After the "enormously successful" run of Alice in Wonderland, and the industry-wide kudos it afforded Sharaff, she made her way to Broadway. She started with Union Pacific and went on to On Your Toes, As Thousands Cheer, Star and Garter, Peep Show and many others over the next decade before moving on to the theatrical production that made her name - and the same musical that she would design onscreen to great Hollywood acclaim three years later: The King and I.
A great deal of Thai silk was used, as well as Chinese damasks and brocades, cloth woven in India, Japan and Hong Kong, and some thin cottons printed by silk-screening in New York. While these materials sound sumptuous and a great deal of yardage was used, I was able to bring the costumes of the original production in well under budget.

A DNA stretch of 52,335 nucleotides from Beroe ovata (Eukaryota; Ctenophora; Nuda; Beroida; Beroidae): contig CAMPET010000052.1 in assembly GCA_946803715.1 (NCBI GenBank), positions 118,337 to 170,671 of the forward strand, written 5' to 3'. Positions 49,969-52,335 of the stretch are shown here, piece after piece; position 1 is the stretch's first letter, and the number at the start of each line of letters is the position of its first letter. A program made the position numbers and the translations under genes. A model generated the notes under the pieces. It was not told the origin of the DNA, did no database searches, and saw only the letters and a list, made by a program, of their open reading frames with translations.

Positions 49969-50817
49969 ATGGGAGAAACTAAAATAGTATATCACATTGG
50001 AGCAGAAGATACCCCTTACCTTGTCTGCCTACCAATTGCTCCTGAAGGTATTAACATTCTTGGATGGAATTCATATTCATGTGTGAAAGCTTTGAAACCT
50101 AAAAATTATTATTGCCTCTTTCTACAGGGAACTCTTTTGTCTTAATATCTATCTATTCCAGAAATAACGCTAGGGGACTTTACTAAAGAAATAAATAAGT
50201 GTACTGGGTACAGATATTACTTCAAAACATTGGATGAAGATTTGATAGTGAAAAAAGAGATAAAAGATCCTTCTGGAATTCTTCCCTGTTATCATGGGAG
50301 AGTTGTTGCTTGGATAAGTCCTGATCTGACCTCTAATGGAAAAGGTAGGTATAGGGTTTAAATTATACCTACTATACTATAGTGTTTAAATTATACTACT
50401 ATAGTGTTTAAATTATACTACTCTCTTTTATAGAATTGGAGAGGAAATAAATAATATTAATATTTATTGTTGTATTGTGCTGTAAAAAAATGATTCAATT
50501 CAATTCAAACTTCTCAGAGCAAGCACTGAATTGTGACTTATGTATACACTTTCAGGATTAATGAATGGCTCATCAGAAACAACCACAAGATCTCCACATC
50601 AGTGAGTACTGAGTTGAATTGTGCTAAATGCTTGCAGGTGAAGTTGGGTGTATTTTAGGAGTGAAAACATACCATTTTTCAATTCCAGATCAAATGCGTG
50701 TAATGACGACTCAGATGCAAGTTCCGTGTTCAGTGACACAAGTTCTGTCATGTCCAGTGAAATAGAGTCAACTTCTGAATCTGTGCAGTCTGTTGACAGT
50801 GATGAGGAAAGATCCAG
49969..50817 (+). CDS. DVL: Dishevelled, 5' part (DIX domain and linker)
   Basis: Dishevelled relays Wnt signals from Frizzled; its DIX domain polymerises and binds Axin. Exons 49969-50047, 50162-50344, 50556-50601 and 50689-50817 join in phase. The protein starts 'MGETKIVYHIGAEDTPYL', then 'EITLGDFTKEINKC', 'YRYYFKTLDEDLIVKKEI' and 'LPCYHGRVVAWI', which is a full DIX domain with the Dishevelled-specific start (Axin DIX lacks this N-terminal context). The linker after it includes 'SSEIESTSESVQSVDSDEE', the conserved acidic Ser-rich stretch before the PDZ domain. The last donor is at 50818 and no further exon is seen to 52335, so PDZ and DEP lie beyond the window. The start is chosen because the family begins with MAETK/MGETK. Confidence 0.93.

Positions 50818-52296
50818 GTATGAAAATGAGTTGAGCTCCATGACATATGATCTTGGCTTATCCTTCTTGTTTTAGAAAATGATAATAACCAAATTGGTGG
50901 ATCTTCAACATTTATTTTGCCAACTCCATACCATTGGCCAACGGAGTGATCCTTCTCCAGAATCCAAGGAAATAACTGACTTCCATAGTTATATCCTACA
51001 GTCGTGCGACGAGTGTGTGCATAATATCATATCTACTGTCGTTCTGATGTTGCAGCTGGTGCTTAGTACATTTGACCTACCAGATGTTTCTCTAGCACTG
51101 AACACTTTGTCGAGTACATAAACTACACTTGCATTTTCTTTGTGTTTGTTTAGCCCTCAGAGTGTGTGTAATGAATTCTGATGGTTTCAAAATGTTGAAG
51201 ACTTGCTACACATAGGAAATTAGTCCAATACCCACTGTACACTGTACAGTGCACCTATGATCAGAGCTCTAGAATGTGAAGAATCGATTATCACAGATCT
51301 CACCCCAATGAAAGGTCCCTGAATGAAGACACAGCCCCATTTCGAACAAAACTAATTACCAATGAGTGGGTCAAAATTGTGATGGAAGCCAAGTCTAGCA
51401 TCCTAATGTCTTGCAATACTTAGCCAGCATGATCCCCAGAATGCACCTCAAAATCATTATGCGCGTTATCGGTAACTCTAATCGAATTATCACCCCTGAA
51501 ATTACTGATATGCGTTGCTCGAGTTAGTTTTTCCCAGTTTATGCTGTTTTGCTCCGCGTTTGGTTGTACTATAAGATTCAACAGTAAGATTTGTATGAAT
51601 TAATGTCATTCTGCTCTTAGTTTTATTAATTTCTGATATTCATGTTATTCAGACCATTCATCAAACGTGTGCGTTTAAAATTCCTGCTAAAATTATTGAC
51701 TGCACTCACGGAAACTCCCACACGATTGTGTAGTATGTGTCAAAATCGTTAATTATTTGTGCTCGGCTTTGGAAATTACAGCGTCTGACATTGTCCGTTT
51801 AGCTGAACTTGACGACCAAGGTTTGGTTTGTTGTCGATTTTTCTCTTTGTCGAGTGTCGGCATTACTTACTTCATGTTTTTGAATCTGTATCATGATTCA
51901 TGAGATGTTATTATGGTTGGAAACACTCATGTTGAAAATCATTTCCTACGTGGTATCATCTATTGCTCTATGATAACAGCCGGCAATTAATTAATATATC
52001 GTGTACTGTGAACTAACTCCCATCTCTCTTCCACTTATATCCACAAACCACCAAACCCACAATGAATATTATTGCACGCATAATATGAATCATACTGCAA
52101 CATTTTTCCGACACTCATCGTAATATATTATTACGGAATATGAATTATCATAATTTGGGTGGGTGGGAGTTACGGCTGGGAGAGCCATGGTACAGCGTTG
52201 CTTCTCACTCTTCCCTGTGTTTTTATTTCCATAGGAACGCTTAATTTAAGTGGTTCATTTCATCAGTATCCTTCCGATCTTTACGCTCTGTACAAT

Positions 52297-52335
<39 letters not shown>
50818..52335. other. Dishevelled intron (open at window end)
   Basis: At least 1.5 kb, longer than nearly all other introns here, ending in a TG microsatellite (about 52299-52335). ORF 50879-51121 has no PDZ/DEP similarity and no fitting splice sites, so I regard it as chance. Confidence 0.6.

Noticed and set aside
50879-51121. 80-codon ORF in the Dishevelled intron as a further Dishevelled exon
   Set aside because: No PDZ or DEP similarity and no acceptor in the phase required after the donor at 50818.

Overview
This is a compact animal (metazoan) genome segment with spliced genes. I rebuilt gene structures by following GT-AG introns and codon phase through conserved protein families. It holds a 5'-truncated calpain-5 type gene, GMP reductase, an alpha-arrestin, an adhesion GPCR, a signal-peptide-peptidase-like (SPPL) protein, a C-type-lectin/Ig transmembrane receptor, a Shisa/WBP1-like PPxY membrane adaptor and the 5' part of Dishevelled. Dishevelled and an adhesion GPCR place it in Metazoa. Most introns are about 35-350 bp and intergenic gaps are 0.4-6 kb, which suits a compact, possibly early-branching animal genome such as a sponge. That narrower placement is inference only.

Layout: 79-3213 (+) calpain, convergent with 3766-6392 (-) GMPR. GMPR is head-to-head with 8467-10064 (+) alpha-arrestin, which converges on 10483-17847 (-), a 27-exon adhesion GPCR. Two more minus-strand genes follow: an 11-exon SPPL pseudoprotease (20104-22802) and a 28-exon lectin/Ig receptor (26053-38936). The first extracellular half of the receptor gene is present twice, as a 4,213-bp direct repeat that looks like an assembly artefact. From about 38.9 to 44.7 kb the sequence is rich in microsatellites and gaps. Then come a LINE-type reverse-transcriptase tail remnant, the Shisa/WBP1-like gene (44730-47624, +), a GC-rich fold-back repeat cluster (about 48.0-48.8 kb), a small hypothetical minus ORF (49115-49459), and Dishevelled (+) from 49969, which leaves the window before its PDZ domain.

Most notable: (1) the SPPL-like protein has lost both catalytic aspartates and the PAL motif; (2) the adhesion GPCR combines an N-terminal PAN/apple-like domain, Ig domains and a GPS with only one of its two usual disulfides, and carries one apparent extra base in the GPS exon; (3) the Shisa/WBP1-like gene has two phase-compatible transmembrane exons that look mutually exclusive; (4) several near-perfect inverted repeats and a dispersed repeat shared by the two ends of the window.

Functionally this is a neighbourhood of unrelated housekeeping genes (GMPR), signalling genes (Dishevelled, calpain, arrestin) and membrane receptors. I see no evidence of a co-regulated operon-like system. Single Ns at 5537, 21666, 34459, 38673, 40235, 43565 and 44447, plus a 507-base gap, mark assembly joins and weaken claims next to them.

A Broadway production was a fine showcase for the work of the Thai weavers, and after Peepshow and particularly after The King and I opened on Broadway, decorators and designers began to use the silks in increasing volume. At first, Thaibok could not keep up with the demand. However, soon it moved to larger quarters in New York and was able also to supply firms in London and Paris.
The popularity of Thai silks was far from the only way in which Sharaff's decisions - often made in service of practicality as much as creativity - influenced costume design and even civilian fashion. She convinced (with some effort - "I pleaded, argued, entreated, bullied") the balding Yul Brynner to shave his head to play The King of Siam in Hollywood's The King and I, a trend for balding men that survives to this day.